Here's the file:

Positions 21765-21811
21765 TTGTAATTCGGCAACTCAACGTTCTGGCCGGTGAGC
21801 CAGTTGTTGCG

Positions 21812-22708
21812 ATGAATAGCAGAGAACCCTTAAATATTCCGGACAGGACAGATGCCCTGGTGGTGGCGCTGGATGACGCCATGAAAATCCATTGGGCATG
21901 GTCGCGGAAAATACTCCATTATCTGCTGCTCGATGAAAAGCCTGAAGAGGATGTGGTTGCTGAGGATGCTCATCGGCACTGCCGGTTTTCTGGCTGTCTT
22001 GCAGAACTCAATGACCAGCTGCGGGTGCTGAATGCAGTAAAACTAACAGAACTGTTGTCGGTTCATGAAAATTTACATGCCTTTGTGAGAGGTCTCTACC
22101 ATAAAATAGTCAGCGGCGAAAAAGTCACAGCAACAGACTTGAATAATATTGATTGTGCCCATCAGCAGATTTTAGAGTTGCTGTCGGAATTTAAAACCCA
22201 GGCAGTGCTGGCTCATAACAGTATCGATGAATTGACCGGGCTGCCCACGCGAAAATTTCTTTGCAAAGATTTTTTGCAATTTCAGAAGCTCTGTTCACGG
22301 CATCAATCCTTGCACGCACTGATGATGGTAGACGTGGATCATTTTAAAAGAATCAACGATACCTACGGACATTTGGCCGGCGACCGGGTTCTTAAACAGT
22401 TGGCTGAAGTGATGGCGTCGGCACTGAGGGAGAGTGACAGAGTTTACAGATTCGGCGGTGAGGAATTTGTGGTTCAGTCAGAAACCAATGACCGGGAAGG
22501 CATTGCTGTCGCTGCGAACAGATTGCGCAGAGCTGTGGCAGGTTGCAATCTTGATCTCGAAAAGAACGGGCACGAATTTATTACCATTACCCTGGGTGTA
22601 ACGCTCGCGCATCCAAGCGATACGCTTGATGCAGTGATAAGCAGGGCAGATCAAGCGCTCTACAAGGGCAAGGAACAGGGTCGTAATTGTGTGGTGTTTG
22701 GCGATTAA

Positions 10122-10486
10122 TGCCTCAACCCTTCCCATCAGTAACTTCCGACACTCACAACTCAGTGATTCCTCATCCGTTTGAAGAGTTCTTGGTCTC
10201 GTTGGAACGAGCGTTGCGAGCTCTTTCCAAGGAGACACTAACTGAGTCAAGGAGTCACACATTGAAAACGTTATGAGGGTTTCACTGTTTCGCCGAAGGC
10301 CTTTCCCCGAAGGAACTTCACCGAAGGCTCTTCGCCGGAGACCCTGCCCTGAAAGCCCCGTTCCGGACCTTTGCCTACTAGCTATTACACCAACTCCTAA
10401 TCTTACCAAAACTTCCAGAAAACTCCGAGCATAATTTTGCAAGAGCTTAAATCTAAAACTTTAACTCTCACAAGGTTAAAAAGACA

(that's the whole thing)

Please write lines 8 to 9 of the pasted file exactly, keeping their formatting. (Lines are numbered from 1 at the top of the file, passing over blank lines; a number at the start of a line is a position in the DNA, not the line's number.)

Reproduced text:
22101 ATAAAATAGTCAGCGGCGAAAAAGTCACAGCAACAGACTTGAATAATATTGATTGTGCCCATCAGCAGATTTTAGAGTTGCTGTCGGAATTTAAAACCCA
22201 GGCAGTGCTGGCTCATAACAGTATCGATGAATTGACCGGGCTGCCCACGCGAAAATTTCTTTGCAAAGATTTTTTGCAATTTCAGAAGCTCTGTTCACGG